Tuesday, May 10, 2016

This One Wild Life


Marriage is really hard, ya'll. That's not just a cliche. It's the absolute truth.

I spent much of my youth struggling with so much anxiety and self-doubt. I married young for my group of peers and my maturity level was an interesting one at best. I graduated college in May and was married in August. I went from living with my mother and siblings to trying to figure out how to live with a strange man. Eeek! He was just as insecure as I was, but I think he hid it better or at least differently.

We have survived almost 14 years of sometimes chaotic scramblings to love one another. Our expectations have often clashed like a confused round of bumper cars. He has given more. I have given more. We have loved one another like nothing else existed. And we have hurt each other with deep wounds that try to lose their stitches when late night conversations begin. We have brought each other to tears and we've let angry words resonate in the home we've built together.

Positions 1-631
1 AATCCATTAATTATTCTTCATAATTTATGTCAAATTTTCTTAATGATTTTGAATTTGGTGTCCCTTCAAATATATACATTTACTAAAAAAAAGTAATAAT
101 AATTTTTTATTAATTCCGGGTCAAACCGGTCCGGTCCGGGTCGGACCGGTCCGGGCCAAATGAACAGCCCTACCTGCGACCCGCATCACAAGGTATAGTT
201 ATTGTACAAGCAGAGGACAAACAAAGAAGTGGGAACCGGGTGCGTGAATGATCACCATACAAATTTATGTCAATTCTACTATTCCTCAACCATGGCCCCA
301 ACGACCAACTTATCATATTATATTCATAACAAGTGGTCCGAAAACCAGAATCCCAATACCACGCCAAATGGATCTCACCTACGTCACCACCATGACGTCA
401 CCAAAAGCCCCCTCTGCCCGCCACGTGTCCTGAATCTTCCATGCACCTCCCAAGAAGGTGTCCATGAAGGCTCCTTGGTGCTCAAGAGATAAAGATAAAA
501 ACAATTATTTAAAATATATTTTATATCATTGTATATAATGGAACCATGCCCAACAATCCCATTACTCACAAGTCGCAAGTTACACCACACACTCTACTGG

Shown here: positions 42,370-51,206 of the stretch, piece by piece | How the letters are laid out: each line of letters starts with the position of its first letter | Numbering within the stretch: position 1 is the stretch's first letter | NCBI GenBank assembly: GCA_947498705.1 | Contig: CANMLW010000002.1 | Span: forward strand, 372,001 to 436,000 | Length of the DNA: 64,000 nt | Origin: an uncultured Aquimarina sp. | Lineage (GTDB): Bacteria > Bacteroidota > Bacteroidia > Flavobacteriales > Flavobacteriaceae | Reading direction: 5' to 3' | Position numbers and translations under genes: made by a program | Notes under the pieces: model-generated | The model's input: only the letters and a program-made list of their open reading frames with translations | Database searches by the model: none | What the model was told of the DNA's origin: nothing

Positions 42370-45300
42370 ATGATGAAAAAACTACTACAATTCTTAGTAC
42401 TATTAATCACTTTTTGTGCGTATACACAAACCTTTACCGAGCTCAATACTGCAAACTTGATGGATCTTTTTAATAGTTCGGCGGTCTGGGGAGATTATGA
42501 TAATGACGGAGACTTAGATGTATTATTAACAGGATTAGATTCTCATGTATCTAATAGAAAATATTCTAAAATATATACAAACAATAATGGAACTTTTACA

Years ago I told my husband that no one else could break me like he can. That was a huge burden to place on him and I'm not sure that I should have done that. I have given my husband roles that only belong to the Lord. He alone can mend what is broken and he alone can assure me of my true worth. I should not ask such things of my husband, but I have and I will probably continue to do so.

Things have been bad. Things have been worse. But hope remains.

We are two desperately broken people trying to love each other when we don't always feel very loving. We fight to have our needs/rights/wants met. We forget the other is not our enemy. We go to bed angry and wake up numb. But we press on. All brokenness can be redeemed.

Love doesn't always feel like it's enough to keep clinging to each other. Anything seems too hard when you allow festering thoughts to echo in your mind growing ever stronger with every repetition. Oh, but how we are committed to this promise that we made on a sweltering day in August when the window AC units blasted so loudly we were the only ones who heard our vows. We heard them and the Lord heard them. We made a covenant with each other before the Lord and the only way one of us is leaving is if the Lord takes us. That's the deepest truth when our minds swirl with so many ugly falsehoods.